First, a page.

Alex Blumberg and Ira Glass. Unquestionably two metaphorical giants of the podcasting game.

And for BBC Radio 4 Extra’s Podcast Radio Hour I had the absolute pleasure of interviewing both of them for the same show.

The premise of the programme is to ‘take the pulse’ of the podcasting world by talking to the people who make our favourite shows. The radio show is only one hour long – the stature of either of them meant we could have easily produced a 2-hour show for each – however, it was nevertheless fascinating insight into an ever-evolving industry.

Here are some snippets…


We booked in Alex Blumberg before Spotify’s acquisition of his company, Gimlet Media. This show went out the same week the news broke. We asked him if the move would make it more difficult for the smaller, more independent, podcasters. He basically said that, if anything, it would ultimately help:

“When you look at the amount of money that is in audio (US Dollars spent) and the amount of listens (time spent) in audio. And then you look at the amount of time-spent viewing and the amount of money that is in video, there’s a huge discrepancy between how valuable ‘the eye’ is and how valuable ‘the ear’ is. It’s like ten to one.”

So what does Ira Glass think of Spotify’s acquisition of Alex Blumberg’s Gimlet Media? Will it change things for good?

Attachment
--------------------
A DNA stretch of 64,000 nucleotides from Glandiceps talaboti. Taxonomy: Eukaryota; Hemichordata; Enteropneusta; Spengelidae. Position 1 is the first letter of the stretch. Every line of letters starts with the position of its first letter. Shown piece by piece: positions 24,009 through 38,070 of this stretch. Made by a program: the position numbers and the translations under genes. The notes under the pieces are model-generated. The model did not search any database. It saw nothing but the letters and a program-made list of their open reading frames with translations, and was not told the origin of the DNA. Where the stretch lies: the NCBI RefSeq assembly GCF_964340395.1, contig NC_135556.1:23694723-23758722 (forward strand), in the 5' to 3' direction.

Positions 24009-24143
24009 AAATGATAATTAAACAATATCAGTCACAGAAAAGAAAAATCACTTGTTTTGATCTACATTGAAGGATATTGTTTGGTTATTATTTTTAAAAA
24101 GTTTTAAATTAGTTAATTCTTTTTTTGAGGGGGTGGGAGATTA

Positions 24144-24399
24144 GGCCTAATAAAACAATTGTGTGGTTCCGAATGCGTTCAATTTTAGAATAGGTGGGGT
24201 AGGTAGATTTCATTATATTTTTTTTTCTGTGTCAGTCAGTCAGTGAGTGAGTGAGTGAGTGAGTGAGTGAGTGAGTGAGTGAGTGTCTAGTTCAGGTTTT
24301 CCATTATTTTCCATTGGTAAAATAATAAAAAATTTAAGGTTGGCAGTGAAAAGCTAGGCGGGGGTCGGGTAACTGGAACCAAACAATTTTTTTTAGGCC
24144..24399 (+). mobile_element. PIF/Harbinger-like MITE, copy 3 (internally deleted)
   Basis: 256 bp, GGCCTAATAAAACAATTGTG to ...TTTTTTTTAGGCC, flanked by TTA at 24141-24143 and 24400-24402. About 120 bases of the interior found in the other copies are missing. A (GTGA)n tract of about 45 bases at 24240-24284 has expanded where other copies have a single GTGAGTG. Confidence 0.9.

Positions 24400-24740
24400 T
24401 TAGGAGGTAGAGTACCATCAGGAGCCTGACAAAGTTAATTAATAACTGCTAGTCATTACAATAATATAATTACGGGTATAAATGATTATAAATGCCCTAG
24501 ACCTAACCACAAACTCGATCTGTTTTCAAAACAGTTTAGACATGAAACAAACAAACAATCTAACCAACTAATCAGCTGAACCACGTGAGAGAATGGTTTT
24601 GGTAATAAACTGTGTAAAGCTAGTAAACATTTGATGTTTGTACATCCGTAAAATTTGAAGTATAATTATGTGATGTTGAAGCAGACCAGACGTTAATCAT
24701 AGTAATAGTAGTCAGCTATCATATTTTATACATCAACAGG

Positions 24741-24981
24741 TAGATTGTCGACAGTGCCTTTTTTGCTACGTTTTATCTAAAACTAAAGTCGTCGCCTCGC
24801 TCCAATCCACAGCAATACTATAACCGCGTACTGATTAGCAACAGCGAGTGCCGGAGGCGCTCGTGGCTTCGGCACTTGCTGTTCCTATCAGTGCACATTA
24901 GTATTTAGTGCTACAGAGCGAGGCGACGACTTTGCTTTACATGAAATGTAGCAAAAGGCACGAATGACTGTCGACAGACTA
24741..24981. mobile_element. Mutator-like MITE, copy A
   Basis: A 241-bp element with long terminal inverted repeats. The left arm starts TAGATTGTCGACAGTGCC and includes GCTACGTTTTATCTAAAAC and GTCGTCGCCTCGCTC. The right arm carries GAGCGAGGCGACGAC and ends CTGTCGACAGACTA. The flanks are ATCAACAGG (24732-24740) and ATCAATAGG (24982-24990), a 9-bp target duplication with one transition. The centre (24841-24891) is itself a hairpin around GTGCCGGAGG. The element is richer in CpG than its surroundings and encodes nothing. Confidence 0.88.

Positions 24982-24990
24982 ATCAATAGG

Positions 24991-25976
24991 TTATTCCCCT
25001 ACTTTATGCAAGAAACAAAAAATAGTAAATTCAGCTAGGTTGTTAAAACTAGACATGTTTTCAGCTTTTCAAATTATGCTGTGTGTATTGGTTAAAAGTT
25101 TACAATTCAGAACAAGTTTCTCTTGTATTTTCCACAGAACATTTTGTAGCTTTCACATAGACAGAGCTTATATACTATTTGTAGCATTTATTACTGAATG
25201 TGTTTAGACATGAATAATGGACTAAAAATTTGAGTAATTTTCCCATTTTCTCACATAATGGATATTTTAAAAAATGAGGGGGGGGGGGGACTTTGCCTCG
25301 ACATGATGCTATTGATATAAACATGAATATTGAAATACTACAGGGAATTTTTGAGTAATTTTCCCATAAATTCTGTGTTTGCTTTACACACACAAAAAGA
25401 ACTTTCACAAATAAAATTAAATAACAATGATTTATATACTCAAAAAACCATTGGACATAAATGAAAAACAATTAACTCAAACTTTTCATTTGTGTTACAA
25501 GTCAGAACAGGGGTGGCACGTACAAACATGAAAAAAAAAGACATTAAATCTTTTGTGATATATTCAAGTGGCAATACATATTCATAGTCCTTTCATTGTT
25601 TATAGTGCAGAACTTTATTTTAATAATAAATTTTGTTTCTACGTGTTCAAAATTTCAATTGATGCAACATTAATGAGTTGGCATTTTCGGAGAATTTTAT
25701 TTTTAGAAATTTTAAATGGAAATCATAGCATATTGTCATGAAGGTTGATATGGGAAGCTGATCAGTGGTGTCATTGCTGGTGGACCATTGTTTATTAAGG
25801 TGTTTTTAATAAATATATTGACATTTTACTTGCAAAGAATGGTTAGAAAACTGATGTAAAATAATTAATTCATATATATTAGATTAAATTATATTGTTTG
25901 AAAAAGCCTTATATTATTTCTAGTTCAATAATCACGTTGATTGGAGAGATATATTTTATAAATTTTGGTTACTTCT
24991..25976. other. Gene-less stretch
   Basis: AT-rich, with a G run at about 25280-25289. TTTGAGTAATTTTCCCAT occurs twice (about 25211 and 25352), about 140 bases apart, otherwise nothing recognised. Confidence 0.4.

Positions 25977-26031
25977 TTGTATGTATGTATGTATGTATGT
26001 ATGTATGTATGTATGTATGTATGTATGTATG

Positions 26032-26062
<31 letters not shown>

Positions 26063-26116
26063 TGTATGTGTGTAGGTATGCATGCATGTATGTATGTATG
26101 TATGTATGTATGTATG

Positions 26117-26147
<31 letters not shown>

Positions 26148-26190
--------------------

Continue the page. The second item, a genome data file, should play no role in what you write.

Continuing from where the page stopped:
“My thoughts? I’m super-glad for Alex! He wanted this to happen and he wanted to be doing this thing that made money and he has realised his ambition. And I love the fact that Gimlet has created this army of people making podcasts over there.

And what it means for podcasting?

It’s interesting. I feel like in the short term there’s a form of land grab that’s just starting to get podcasts under some institutionalised umbrella. And if you look at where most people get their podcasts right now, most people listen on iTunes because most podcasting is done on the iPhone because of a couple of things, including the fact that the iPhone has an in-built podcast app.

But clearly Spotify has said very aggressively that they’re going to throw US$500 million more dollars at investing in podcasts and so basically what they want to be is the place people will want to go for their podcasts instead of Stitcher, or Pocket Casts, or any of the other alternatives because it makes business sense for them.

And so, for those of us who are making shows, the question is ‘do we want to be acquired? Either bought up or do licensing deals with these big aggregators? And I’m sure Spotify rivals will make big plays for this area too.”


Traditionally, radio documentaries in the UK (mainly from the BBC) have an authoritarian voice guiding the listener through the programme. But podcasting is changing all that. Is this “podcast way” of telling a story just a traditional way of making audio programmes in the US (born through shows like This American Life) which has seeped through to podcasting? Or, is it very much a podcast trait that has grown organically?

Alex Blumberg:

“I don’t know, to be honest with you. I think it may be a couple of things. One – it was a natural type of outgrowth; I think a lot of this goes back to Ira [Glass] who started This American Life. Ira was a pioneer and I think he definitely had a vision and he had a way of telling stories that he really cared about. Part of what he was reacting to was the authoritarian – “Voice of God” style – of radio broadcasting in general. He wanted to make it much more ‘human scale’ and much more intimate and much more… every day.